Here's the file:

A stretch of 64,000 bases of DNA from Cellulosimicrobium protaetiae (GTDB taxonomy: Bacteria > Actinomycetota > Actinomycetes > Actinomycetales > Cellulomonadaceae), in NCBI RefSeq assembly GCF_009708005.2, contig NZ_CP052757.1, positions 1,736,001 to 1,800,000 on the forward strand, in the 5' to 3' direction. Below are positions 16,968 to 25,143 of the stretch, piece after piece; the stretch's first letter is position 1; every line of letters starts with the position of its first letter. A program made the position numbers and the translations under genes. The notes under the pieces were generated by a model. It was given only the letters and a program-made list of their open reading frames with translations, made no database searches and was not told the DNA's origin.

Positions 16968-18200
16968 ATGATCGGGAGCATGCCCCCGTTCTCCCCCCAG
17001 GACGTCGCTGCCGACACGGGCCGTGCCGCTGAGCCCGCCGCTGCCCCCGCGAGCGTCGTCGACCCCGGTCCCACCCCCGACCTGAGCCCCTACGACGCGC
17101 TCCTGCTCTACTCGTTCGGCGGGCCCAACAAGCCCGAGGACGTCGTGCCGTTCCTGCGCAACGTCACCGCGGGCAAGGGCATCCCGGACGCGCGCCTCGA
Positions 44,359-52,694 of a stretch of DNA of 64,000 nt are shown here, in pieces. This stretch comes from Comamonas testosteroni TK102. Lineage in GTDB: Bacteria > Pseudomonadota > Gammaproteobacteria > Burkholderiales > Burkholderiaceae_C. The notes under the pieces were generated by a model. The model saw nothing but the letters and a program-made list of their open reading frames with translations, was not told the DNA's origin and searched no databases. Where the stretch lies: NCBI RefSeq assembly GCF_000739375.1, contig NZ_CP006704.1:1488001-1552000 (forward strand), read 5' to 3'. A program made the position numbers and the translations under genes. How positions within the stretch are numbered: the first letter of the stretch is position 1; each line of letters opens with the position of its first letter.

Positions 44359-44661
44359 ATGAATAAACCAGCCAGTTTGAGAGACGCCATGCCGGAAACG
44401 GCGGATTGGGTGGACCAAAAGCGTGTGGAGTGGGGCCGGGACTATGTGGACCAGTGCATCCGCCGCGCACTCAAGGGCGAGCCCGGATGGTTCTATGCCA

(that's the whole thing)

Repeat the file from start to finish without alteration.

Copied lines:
A stretch of 64,000 bases of DNA from Cellulosimicrobium protaetiae (GTDB taxonomy: Bacteria > Actinomycetota > Actinomycetes > Actinomycetales > Cellulomonadaceae), in NCBI RefSeq assembly GCF_009708005.2, contig NZ_CP052757.1, positions 1,736,001 to 1,800,000 on the forward strand, in the 5' to 3' direction. Below are positions 16,968 to 25,143 of the stretch, piece after piece; the stretch's first letter is position 1; every line of letters starts with the position of its first letter. A program made the position numbers and the translations under genes. The notes under the pieces were generated by a model. It was given only the letters and a program-made list of their open reading frames with translations, made no database searches and was not told the DNA's origin.

Positions 16968-18200
16968 ATGATCGGGAGCATGCCCCCGTTCTCCCCCCAG
17001 GACGTCGCTGCCGACACGGGCCGTGCCGCTGAGCCCGCCGCTGCCCCCGCGAGCGTCGTCGACCCCGGTCCCACCCCCGACCTGAGCCCCTACGACGCGC
17101 TCCTGCTCTACTCGTTCGGCGGGCCCAACAAGCCCGAGGACGTCGTGCCGTTCCTGCGCAACGTCACCGCGGGCAAGGGCATCCCGGACGCGCGCCTCGA
Positions 44,359-52,694 of a stretch of DNA of 64,000 nt are shown here, in pieces. This stretch comes from Comamonas testosteroni TK102. Lineage in GTDB: Bacteria > Pseudomonadota > Gammaproteobacteria > Burkholderiales > Burkholderiaceae_C. The notes under the pieces were generated by a model. The model saw nothing but the letters and a program-made list of their open reading frames with translations, was not told the DNA's origin and searched no databases. Where the stretch lies: NCBI RefSeq assembly GCF_000739375.1, contig NZ_CP006704.1:1488001-1552000 (forward strand), read 5' to 3'. A program made the position numbers and the translations under genes. How positions within the stretch are numbered: the first letter of the stretch is position 1; each line of letters opens with the position of its first letter.

Positions 44359-44661
44359 ATGAATAAACCAGCCAGTTTGAGAGACGCCATGCCGGAAACG
44401 GCGGATTGGGTGGACCAAAAGCGTGTGGAGTGGGGCCGGGACTATGTGGACCAGTGCATCCGCCGCGCACTCAAGGGCGAGCCCGGATGGTTCTATGCCA